Focus On: Madelaine Hare and Graduate Mentorship in Higher Education
November 14, 2022
Highlighting research by members of the Canadian library and information management community.
Researcher: Madelaine Hare
Master of Information (MI) Candidate, School of Information Management, Dalhousie University
What is your research topic?
My research focuses on graduate mentorship in higher education. My current work looks at how the research behaviours of PhD advisors in Library and Information Science impacts the research performance of advisees. Though existing research on academic mentorship demonstrates its positive impact on research productivity, its effect on students’ academic careers is in need of further study. My work explores the relationship between the publishing patterns of students and their advisors in LIS in North America using a bibliometric approach. It finds that the doctoral mentorship relationship may play a significant role in student research performance: advisor coauthorship with advisees helps to increase the latter’s research output and impact and sharing similar research interests with an advisor results in higher student productivity.
This research contributes to scholarship on the value of doctoral mentorship and provides insight into the academic LIS network, authorship, and advisor-advisee scholarly interaction and output. Mentorship in higher education is a topic that I feel merits deep consideration and further study; effective mentorship is a determining factor in many students’ academic and professional success. I hope to encourage discourse on how we can support graduate students in their skill development and facilitate their success in academia and in the labour market.
What interested you in that topic?
I am very interested in processes of learning and teaching in both academic and non-academic contexts. There is a diversification of PhD student career paths; mentorship plays a pivotal role in the intellectual training of students and in their skill development. I am fascinated by advisor and advisee’s perceptions of this relationship and with using quantitative methods like bibliometrics to measure relationship outcomes.
What impact would you like to see your research have on LIS practitioners?
LIS is wonderful in the ways that it champions teaching and instruction geared towards the patrons we serve. I hope that my research can in turn highlight the importance of mentorship and effective teaching for graduate students, and help bridge existing gaps in their academic and professional development. My hope is that my research can offer strategies for doctoral students to apply, shed light on the invisible contributions of mentors, and bring more attention to the importance of advisor-advisee relationships and the ways in which they impact the intellectual and professional development of students.
What emerging topics do you foresee in the future of LIS research?
Pedagogy is experiencing tremendous change in higher education as a result of the Covid-19 pandemic. I am particularly interested in seeing how digital pedagogy strategies develop as we adapt to hybrid and online learning, and Open Educational Resources and Massive Open Online Courses proliferate across the web.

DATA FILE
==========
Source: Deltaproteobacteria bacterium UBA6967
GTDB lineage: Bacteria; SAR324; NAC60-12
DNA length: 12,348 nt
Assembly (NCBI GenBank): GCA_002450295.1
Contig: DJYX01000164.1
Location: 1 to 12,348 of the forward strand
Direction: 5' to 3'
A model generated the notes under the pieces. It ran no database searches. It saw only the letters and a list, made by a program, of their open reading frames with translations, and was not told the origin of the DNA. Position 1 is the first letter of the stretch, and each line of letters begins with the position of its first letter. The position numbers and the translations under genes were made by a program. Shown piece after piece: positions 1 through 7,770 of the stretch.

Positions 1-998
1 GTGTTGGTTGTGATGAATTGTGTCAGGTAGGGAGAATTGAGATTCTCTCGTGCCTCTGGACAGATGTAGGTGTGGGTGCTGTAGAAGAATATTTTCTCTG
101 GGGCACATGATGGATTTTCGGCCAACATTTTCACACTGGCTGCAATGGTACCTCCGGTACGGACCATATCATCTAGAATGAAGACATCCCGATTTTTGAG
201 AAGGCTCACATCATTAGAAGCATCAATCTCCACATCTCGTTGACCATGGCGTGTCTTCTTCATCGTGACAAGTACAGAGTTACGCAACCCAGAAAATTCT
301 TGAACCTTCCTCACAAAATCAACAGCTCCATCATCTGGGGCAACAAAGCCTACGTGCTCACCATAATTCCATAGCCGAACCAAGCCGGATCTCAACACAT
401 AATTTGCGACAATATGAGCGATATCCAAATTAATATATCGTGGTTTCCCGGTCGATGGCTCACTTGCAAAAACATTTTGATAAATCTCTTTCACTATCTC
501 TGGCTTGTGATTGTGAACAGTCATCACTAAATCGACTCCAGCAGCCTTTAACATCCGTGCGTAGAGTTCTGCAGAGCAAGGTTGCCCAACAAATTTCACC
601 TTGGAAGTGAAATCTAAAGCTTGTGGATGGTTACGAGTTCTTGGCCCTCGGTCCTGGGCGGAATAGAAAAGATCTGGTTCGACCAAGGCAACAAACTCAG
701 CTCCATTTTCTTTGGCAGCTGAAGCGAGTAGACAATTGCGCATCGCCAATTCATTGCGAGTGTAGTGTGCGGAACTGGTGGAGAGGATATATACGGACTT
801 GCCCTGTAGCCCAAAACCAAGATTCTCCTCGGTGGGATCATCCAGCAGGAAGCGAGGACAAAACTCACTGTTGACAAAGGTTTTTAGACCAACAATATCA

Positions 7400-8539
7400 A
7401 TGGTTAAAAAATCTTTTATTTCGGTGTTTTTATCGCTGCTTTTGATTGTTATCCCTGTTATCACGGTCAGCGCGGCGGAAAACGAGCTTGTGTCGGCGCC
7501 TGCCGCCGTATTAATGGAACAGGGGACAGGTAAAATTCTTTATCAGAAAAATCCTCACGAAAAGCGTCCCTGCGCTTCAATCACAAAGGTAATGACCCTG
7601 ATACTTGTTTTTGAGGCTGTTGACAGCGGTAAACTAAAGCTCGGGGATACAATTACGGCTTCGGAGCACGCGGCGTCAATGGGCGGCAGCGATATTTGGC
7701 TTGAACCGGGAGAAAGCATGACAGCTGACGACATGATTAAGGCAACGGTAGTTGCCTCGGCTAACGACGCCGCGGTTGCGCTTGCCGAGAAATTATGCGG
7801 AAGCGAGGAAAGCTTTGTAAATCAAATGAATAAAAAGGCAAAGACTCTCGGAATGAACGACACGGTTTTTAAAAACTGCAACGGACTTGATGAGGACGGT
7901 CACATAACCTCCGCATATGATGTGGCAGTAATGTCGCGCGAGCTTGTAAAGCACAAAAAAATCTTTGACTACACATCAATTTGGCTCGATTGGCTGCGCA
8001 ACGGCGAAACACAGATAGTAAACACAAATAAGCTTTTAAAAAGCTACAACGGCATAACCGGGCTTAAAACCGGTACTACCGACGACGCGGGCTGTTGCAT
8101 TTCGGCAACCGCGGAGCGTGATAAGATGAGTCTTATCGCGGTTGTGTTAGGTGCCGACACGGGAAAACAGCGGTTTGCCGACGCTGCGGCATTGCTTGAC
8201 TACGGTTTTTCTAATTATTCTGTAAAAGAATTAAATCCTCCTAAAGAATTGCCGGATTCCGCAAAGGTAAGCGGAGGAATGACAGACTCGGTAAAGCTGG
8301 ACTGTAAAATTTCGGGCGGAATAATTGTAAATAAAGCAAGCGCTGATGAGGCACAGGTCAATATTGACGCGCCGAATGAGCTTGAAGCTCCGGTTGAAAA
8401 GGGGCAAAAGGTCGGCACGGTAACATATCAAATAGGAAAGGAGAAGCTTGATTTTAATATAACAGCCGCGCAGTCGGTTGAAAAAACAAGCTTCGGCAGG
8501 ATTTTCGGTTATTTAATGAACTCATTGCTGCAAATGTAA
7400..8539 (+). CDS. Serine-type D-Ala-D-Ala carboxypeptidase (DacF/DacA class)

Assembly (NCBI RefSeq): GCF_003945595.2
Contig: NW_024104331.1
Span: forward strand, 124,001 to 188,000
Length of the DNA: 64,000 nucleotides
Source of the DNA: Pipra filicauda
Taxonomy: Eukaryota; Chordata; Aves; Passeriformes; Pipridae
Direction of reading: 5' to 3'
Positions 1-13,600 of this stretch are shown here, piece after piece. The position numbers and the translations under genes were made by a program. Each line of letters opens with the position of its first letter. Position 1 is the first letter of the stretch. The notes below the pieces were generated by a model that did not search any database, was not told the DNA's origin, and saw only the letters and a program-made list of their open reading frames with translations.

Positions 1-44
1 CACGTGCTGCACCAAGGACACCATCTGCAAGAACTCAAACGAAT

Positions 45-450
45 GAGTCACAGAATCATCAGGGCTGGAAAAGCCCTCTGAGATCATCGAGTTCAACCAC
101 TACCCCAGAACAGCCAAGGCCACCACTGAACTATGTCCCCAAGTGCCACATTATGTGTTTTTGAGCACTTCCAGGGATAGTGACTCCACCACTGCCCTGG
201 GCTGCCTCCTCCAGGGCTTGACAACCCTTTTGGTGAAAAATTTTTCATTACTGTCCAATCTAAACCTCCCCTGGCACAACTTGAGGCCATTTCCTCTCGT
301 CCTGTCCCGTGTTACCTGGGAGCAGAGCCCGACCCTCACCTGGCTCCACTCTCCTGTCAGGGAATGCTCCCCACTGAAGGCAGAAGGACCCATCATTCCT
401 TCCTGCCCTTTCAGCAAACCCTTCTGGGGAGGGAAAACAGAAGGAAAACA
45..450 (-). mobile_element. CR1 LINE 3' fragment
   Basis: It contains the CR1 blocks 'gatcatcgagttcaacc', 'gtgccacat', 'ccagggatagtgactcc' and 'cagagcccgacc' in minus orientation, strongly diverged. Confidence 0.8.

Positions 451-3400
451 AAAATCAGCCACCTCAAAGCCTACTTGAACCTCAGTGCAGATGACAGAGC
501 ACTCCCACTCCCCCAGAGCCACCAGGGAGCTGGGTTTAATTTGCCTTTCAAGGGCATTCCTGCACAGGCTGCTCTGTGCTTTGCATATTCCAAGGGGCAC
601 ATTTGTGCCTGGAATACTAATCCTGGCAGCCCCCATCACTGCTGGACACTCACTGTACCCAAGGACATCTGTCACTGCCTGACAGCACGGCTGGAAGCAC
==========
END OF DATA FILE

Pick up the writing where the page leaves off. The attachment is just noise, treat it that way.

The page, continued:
I also am fascinated by developments in evidence synthesis. Though it is mainly applied in health sciences research, I have witnessed its methods become more prevalent across disciplines and wonder how LIS practitioners will adapt these methods and skills in order to assist researchers from a diverse range of fields.
I also foresee more dialogue surrounding Open Access in general, as institutions explore transformative agreements, different OA models are adopted, and publishers pursue new avenues, such as eLife’s decision to depart from the traditional accept/reject peer review model. I think the way we are sharing research will see a lot of change in the next decade.
What advice would you give to LIS students or practitioners hoping to engage in research?
I would advise LIS students or practitioners to follow what piques their curiosity. I believe that we can make novel insights and meaningful connections when we allow ourselves to be creative and explore topics and ideas. The literature I’ve studied in my research suggests that intellectual diversification and the ability to synthesize many ideas to develop new insights leads to greater academic success down the line. This indicates to me that giving ourselves the freedom to creatively engage with topics may yield surprising outcomes; the interdisciplinary nature of LIS places us well to do this. If an idea intrigues you, or you suspect something might be worth investigating further, go down the rabbit hole; you have a unique perspective that can produce important contributions.
Hare, M., & Mongeon, P. (2022). Mentorship and the Research Performance of LIS PhDs. Metrics 2022: ASIS&T Virtual Workshop on Informetrics and Scientometrics Research. Conference Proceedings. Virtual Workshop, October 8-9, 2022.
Hare, M., & Mongeon, P. (2022). The Impact of Mentorship on the Research Performance of LIS PhDs. The 26th International Conference on Science, Technology and Innovation Indicators. Conference Proceedings. Granada, September 7-9, 2022.
Hare, M. (2021). Less “Determined in His Purpose” than “Sincere in His Wishes”: Amelioration at Henry Goulburn’s Amity Hall Estate, Jamaica, 1825-1833. [Master’s thesis]. Dalhousie University.